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Proceedings Paper

Functionalised nanoparticles and SERRS for bioanalysis
Author(s): Duncan Graham; David G. Thompson; Fiona Mckenzie; Karen Faulds; Ross Stevenson; Andrew Ingram; Robert Stokes; Emma McFarlane; James Alexander; Paul Garside; Axel Huber; Ian McInnes
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Paper Abstract

Functionalised nanoparticles have been used in a number of studies including detection of DNA at ultra low concentrations, immuno-histochemistry and more recently as substrates for surface enhanced resonance Raman scattering (SERRS) based imaging approaches. The advantages of using metallic nanoparticles are that they are very bright in terms of their optical characteristics and also can be functionalised to provide a SERRS response and hence provide a unique Raman fingerprint. Here we present the functionalisation of gold and silver nanoparticles in such a way that the enhancement effect can be greatly increased through biological interaction and as such effectively turn on the SERRS effect. In an advancement of this nanoparticles have been used as imaging agents for single cells when functionalised with an appropriate antibody and can give information on the expression of specific receptors on cell surfaces as well as sub-cellular compartmentalisation information.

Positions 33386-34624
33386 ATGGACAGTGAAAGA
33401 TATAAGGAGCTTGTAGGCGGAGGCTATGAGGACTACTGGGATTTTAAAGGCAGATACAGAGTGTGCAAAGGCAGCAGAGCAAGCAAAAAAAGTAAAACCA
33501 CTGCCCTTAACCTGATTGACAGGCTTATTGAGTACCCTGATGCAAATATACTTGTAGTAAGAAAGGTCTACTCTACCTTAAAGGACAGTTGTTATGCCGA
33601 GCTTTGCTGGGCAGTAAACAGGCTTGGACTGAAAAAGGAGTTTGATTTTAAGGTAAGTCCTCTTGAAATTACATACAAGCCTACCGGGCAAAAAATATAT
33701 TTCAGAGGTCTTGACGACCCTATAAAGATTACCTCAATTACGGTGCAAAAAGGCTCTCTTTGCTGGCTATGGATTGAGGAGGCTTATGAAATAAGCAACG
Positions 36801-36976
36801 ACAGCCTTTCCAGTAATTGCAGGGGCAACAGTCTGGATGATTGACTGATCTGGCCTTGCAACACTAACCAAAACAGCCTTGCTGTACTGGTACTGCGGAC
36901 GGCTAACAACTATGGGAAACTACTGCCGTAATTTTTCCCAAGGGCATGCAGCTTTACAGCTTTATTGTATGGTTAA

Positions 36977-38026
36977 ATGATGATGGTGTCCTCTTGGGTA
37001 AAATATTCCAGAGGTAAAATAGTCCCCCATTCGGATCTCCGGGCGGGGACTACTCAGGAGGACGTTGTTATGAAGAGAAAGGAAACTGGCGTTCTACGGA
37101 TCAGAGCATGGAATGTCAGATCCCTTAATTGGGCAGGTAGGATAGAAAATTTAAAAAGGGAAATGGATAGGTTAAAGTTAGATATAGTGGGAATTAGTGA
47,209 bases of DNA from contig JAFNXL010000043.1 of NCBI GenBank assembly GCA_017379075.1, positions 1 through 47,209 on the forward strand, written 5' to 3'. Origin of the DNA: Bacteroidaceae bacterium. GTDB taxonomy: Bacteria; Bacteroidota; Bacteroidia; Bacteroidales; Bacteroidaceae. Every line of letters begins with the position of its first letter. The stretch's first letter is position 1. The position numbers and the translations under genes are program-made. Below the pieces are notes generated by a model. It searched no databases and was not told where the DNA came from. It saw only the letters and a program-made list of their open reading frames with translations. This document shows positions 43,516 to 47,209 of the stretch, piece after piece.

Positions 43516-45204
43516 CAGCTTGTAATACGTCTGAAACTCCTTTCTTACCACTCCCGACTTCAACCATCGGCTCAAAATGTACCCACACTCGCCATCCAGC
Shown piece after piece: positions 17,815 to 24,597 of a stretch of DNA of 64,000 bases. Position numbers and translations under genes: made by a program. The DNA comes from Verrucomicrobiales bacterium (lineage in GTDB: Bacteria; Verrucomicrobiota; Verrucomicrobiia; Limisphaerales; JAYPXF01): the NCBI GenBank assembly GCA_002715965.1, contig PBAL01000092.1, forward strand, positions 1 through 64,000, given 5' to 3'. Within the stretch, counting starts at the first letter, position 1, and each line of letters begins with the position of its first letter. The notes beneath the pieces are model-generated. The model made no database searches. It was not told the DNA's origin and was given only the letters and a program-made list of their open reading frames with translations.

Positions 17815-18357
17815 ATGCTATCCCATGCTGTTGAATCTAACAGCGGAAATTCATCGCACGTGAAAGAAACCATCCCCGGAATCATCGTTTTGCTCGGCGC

Paper Details

Date Published: 13 February 2009
PDF: 14 pages
Proc. SPIE 7192, Plasmonics in Biology and Medicine VI, 719202 (13 February 2009); doi: 10.1117/12.810161
Show Author Affiliations
Duncan Graham, Univ. of Strathclyde (United Kingdom)
David G. Thompson, Univ. of Strathclyde (United Kingdom)
Fiona Mckenzie, Univ. of Strathclyde (United Kingdom)
Karen Faulds, Univ. of Strathclyde (United Kingdom)
Ross Stevenson, Univ. of Strathclyde (United Kingdom)
Andrew Ingram, Univ. of Strathclyde (United Kingdom)
Robert Stokes, Univ. of Strathclyde (United Kingdom)
Emma McFarlane, Univ. of Strathclyde (United Kingdom)
James Alexander, Univ. of Strathclyde (United Kingdom)
Paul Garside, Univ. of Strathclyde (United Kingdom)
Axel Huber, Univ. of Glasgow (United Kingdom)
Ian McInnes, Univ. of Glasgow (United Kingdom)

Published in SPIE Proceedings Vol. 7192:
Plasmonics in Biology and Medicine VI
Tuan Vo-Dinh; Joseph R. Lakowicz, Editor(s)

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